We’re almost to the point in the year where we start talking about camp battles. Players will be vying for roster spots and depth chart positions all Summer and we’ll be there to provide the latest information. Right now, there’s a different type of camp battle raging in rookie drafts – the battle between which Ronnie Hillman camp you’re in. Some believe Hillman is a sure bet to be a future starter for the Broncos, while others simply see him as a developmental project, with an outside chance at stardom.
Every Summer brings us a player like Hillman who starts creeping up draft boards into areas that are totally unexpected. As you may expect, all the writers and partners play in a variety of different dynasty leagues – this helps us to keep in touch with trends and values.
I was recently involved in a rookie draft that saw Trent Richardson go at the 1.01 – certainly not a shocker of a choice. The 1.02 was Doug Martin, also not a complete surprise. The third pick, you ask? Yep, you guessed it. None other than Ronnie Hillman himself. This draft just illustrates the rise we’ve seen with Hillman over the past month or so as owners start combing through news and start to fall in love with rookies. While this choice of Hillman at 1.03 is obviously a rare occurrence, it just illustrates the idea that Hillman is rising from a late first round pick or early second round choice in most drafts all the way up into the middle or even the top of the first round.
Let’s try to make the case for both camps in terms of taking Hillman in the middle (5-8) of the first round.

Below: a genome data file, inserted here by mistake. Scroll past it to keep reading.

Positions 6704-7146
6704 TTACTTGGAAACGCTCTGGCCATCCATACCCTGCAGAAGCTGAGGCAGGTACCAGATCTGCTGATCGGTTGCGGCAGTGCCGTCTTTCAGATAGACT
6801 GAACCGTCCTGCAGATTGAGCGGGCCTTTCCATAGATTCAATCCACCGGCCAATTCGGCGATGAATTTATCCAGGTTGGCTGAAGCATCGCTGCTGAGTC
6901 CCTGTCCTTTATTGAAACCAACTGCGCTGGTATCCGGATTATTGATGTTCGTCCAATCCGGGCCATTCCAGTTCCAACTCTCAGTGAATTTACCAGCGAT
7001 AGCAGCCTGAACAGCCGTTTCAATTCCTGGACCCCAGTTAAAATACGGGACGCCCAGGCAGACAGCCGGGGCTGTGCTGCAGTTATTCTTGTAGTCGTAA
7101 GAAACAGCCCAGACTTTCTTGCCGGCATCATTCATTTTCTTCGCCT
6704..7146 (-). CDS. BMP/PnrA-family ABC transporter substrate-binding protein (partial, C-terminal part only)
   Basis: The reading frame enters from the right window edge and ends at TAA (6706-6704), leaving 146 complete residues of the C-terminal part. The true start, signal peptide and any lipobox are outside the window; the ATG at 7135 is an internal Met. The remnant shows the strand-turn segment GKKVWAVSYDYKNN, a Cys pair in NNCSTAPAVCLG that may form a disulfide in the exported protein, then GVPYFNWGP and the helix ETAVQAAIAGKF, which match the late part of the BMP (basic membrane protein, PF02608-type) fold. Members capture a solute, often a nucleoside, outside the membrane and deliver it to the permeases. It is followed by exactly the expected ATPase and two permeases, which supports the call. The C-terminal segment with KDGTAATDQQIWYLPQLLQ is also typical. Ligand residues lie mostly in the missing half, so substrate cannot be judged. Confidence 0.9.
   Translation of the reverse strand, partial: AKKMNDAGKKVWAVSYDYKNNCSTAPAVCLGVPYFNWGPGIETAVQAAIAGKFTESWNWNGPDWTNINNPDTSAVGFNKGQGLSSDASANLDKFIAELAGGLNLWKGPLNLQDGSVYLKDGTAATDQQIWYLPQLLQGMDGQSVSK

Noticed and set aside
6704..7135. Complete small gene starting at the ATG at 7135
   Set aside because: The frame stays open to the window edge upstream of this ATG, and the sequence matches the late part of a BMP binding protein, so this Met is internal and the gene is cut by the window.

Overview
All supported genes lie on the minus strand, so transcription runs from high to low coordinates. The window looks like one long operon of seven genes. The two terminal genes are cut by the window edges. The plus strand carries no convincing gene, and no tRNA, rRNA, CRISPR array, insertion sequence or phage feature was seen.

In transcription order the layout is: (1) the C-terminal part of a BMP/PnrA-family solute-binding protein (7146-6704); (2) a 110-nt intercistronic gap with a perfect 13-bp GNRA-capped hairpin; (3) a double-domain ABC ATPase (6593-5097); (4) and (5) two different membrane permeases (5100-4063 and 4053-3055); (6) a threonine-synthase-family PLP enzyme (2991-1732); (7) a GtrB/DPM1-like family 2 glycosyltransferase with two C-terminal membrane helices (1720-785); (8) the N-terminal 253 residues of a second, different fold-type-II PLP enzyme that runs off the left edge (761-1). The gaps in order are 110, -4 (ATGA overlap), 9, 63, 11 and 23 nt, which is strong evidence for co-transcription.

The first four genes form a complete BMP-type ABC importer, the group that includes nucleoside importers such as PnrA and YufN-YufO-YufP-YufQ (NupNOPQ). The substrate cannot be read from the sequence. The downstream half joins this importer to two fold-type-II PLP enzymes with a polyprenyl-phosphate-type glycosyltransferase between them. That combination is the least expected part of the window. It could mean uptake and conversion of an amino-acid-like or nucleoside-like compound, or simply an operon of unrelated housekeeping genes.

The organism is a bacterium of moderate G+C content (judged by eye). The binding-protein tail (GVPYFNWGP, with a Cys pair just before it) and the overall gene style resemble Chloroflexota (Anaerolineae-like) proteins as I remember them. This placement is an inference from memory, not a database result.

The Ronnie Hillman “For” Camp
It’s pretty simple – Hillman is an explosive back that could bring a different dynamic to the Broncos running attack.
Our own Jeff Haverlack is on record as saying, “Hillman is a quick-twitch athlete who has great lateral agility, stop-start ability and rare toughness for his size.” When you watch him play, it’s tough to argue that. He needs to become a better pass catcher, but he’s great in the open field. With Peyton Manning stretching defenses, you have to figure Hillman could be a very valuable weapon out of the backfield as long as he can handle the blocking assignments.
Willis McGahee is aging quickly and will turn 31 this next season. When you consider some of the wicked hits he’s taken in the past, you have to figure his career is winding down and that 31 is an “old” 31. The Broncos would be wise to limit his workload and give Hillman a chance. Knowshon Moreno doesn’t look like the answer and Hillman is talented enough to pass Lance Ball and Mario Fannin on the depth chart seemingly pretty quickly.
Coach John Fox isn’t keen on playing rookies much, but he may not have a choice with McGahee likely unable to take the type of pounding he did last season. In addition, Fox has been a big proponent of having more than one back carry the load – look no further than DeAngelo Williams and Jonathan Stewart. McGahee was used as a featured back last year, but that was really out of necessity. Keep in mind the Broncos traded up to get Hillman, so they obviously like him quite a bit.